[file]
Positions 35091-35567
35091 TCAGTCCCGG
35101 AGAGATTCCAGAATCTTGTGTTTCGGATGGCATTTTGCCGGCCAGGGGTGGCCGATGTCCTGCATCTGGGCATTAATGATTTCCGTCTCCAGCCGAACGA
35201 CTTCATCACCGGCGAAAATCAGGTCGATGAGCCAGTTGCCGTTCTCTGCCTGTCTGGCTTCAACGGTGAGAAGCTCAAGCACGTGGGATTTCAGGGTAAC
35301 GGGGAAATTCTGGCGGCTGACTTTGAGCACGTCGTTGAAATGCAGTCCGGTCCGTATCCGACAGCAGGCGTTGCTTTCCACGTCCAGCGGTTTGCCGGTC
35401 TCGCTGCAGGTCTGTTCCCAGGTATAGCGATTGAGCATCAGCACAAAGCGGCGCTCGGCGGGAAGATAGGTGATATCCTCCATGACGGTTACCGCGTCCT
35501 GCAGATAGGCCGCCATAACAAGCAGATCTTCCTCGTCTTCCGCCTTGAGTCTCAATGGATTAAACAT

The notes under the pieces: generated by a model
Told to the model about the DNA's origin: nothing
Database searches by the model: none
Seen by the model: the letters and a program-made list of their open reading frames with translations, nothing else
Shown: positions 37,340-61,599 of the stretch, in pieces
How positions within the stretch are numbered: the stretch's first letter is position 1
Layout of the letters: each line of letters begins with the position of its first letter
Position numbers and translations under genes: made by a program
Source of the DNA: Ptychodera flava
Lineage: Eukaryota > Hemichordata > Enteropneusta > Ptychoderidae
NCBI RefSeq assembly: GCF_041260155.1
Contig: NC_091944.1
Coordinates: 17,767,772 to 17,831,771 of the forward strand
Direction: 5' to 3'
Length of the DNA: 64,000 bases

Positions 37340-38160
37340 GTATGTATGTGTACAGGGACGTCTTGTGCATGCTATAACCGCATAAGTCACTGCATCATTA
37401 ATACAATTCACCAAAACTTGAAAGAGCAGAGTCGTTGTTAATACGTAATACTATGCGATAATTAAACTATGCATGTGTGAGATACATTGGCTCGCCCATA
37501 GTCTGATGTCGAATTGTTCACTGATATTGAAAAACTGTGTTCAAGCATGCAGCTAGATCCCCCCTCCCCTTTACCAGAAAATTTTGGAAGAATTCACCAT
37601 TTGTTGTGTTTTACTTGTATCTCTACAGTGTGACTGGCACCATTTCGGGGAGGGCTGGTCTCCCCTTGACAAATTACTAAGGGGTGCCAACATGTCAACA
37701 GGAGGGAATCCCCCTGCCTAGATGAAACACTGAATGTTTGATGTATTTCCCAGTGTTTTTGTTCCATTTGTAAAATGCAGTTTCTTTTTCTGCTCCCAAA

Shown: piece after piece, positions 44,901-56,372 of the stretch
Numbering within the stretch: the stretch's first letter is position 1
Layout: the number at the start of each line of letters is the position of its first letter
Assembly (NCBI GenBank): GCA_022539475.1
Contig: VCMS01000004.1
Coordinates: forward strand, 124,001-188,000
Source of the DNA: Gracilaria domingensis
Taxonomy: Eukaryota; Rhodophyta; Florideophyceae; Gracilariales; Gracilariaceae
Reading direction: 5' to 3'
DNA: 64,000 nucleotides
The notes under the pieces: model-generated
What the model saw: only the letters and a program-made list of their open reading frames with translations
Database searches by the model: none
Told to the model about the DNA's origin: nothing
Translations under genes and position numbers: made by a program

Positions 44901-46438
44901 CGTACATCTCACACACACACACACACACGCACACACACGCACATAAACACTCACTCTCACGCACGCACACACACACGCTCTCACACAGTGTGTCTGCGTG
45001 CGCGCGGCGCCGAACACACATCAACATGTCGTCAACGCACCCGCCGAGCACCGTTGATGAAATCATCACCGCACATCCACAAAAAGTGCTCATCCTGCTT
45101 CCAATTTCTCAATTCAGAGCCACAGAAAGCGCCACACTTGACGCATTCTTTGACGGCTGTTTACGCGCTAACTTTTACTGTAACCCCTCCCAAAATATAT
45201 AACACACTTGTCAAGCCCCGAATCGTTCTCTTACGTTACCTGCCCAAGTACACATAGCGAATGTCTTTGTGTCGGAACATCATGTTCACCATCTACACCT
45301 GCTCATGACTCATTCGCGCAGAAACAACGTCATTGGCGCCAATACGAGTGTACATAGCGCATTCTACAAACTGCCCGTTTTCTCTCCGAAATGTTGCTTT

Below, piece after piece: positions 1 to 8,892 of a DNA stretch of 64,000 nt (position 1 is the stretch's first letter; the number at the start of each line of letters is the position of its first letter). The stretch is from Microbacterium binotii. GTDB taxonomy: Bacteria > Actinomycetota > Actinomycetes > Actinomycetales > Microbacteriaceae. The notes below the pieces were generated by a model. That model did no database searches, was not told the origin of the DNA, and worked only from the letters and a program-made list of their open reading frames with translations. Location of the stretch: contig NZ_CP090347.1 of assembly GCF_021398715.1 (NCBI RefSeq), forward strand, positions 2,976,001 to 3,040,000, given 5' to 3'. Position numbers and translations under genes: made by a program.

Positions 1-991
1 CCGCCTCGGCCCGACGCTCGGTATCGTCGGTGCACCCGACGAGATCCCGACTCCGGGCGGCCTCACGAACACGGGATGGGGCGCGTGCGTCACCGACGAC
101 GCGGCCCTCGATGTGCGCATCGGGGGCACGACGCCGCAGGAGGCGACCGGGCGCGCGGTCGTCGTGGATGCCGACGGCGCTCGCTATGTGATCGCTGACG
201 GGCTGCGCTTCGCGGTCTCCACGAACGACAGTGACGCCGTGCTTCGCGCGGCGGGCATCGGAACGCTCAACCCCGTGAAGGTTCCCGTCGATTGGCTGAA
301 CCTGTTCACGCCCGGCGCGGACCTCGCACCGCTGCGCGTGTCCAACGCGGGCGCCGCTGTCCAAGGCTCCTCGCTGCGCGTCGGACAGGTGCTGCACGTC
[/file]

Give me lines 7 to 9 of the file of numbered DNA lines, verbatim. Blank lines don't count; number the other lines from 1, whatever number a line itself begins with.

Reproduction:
35501 GCAGATAGGCCGCCATAACAAGCAGATCTTCCTCGTCTTCCGCCTTGAGTCTCAATGGATTAAACAT

The notes under the pieces: generated by a model
Told to the model about the DNA's origin: nothing